A war nobody believes in, led by a man nobody trusts. If Barack Obama is still looking for a legacy, here it is. Everything about the Syrian dilemma stinks. Bashar Assad is recognized by nearly everybody as the source of at least half the stink. But only half. The rest of the stench is supplied by the rebels. It’s tempting to suggest that Mr. Obama, who yearns for applause, deserves the dilemma. Bombers always sound to the uneducated ear like the cheap, quick and sensible way to punish international bad guys. Lots of bang-bang, fire, smoke and bravado is exciting, stimulating and
With ObamaCare scheduled to launch on October 1, Democrats seem more than a little anxious about their ability to execute. That´s the only fathomable explanation for their nervous breakdown over a routine House inquiry. The Affordable Care Act is paying for "navigators," or non-government groups that received federal dollars in August to help people figure out and enroll for subsidies. That such a program even exists explains a lot about the complexity of the new entitlement. The navigators were supposed to cost $54 million, but the Health and Human Services Department dipped into a "wellness" slush fund to bump that
Rep. Michael Grimm (R-N.Y.), who on Saturday said he supported President Obama’s decision to launch military action in Syria, has changed his mind. In a statement Thursday, Grimm says the window for action has now passed and that the feedback from his constituents has made him re-think his previous position. “Thus, after much thought, deliberation and prayer, I am no longer convinced that a U.S. strike on Syria will yield a benefit to the United States that will not be greatly outweighed by the extreme cost of war,” Grimm said. Grimm added: “Now that the Assad regime has seen our playbook and has
WASHINGTONThe State Department is ordering nonessential U.S. diplomats to leave Lebanon due to security concerns as the Obama administration and Congress debate military strikes on neighboring Syria. In a new travel warning for Lebanon issued early Friday, the department said it had instructed nonessential staffers to leave Beirut and urged private American citizens to depart Lebanon. The step had been under consideration since last week, when President Barack Obama said he was contemplating military action against the Syrian government for its alleged chemical weapons attack last month that the administration said killed more than 1,400 people near Damascus. Hezbollah, an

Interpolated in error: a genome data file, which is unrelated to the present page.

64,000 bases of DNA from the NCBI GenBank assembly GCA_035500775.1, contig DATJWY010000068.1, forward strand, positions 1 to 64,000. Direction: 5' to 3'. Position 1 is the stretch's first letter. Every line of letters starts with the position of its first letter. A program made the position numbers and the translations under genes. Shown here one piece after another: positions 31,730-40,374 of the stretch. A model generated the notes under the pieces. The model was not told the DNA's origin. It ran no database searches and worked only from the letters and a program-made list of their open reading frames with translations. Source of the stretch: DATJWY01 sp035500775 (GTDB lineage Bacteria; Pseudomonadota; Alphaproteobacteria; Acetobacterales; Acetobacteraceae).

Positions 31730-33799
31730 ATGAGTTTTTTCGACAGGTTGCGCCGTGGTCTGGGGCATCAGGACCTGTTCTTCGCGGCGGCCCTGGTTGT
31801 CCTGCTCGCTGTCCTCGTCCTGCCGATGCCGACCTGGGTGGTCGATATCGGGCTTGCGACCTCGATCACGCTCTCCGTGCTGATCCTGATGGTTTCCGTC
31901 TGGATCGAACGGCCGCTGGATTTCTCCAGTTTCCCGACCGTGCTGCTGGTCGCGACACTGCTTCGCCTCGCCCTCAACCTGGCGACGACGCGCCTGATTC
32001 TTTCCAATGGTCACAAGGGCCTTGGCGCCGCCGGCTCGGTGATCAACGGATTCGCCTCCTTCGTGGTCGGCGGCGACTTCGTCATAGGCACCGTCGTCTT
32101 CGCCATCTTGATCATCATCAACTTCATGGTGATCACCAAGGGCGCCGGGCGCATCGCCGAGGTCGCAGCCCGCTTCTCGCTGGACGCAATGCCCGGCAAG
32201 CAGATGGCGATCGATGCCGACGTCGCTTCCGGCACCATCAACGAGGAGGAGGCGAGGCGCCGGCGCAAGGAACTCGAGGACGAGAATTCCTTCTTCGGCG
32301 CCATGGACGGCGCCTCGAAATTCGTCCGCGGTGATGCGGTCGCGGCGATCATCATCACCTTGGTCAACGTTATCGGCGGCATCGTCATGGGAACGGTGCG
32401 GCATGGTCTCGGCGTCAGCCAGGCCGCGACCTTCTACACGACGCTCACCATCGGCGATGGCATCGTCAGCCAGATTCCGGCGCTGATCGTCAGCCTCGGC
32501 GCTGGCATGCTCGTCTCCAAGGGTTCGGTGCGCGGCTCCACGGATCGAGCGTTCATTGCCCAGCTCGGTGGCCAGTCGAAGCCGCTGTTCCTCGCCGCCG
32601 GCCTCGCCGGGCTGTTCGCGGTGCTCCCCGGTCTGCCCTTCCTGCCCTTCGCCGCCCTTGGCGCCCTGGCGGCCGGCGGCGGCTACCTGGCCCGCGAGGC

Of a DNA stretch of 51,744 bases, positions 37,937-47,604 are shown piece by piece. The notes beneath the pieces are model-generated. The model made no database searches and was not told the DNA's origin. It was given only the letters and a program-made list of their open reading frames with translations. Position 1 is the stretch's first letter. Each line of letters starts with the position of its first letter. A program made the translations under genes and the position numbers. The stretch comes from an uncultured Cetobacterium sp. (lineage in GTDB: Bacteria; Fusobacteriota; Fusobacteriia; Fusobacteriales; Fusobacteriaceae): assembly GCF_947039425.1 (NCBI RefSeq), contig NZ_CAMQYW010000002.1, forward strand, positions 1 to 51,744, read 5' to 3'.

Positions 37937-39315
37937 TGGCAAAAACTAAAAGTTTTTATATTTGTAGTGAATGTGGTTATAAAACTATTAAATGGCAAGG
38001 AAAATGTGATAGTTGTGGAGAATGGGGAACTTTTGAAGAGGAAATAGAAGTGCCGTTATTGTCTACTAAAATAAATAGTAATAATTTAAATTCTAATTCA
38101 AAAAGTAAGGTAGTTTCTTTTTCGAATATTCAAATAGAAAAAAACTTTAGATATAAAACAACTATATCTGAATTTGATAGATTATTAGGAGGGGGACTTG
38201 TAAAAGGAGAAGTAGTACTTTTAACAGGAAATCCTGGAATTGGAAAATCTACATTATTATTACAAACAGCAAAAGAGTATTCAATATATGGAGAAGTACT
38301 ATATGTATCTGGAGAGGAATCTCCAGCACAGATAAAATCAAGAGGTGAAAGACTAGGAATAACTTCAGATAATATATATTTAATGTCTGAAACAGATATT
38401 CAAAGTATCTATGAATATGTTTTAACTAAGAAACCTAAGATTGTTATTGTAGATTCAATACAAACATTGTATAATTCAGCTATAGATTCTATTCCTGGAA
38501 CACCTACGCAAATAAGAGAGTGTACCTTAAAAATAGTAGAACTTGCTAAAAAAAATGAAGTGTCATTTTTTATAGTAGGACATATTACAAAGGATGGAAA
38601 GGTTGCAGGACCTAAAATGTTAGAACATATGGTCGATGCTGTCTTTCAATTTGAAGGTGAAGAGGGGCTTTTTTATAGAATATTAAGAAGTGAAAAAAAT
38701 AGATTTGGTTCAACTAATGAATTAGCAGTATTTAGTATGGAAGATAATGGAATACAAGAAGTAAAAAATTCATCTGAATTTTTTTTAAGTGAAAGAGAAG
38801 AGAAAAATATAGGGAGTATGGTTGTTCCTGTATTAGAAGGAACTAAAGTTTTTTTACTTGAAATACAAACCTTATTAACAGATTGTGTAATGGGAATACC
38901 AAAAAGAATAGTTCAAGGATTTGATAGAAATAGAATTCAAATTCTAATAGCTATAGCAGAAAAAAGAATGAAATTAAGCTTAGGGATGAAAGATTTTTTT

President Obama, who´s over in Russia today not talking to President Vladimir Putin, has canceled next week´s fundraising trip to California. That´s something he didn´t even do a year ago next Wednesday night when four Americans were murdered in Benghazi by terrorists who had nothing to do with a YouTube video. And it´s another sure-sign that he´s in trouble on his congressional vote to authorize attacks on Syria for using chemical weapons on rebels. Will Obama actually deign to lobby members? Thursday one more representative changed his mind.
Testifying about the proposed attack on Syria before the Senate Foreign Relations Committee on September 4, Secretary of State John Kerry said, "With respect to Arab countries offering to bear costs and to assess, the answer is profoundly yes. They have. That offer is on the table. ... In fact, some of them have said that if the United States is prepared to go do the whole thing the way we´ve done it previously in other places, they´ll carry that cost. That´s how dedicated they are at this. That´s not in the cards, and nobody´s talking about it, but they´re
The U.S. economy added just 169,000 jobs in August, a number that will likely prolong the debate over when and how the Federal Reserve should start scaling back its easy-money policies. The headline unemployment rate fell to 7.3%, according to numbers released Friday by the U.S. Department of Labor, down from July’s rate of 7.4%. Economists had forecast an increase of 180,000 jobs. Anticipation has been high for the government’s August jobs data because it’s widely believed the Fed is poised to start winding down its $85-billion-a-month bond purchasing program known as quantitative easing, possibly as soon as this month.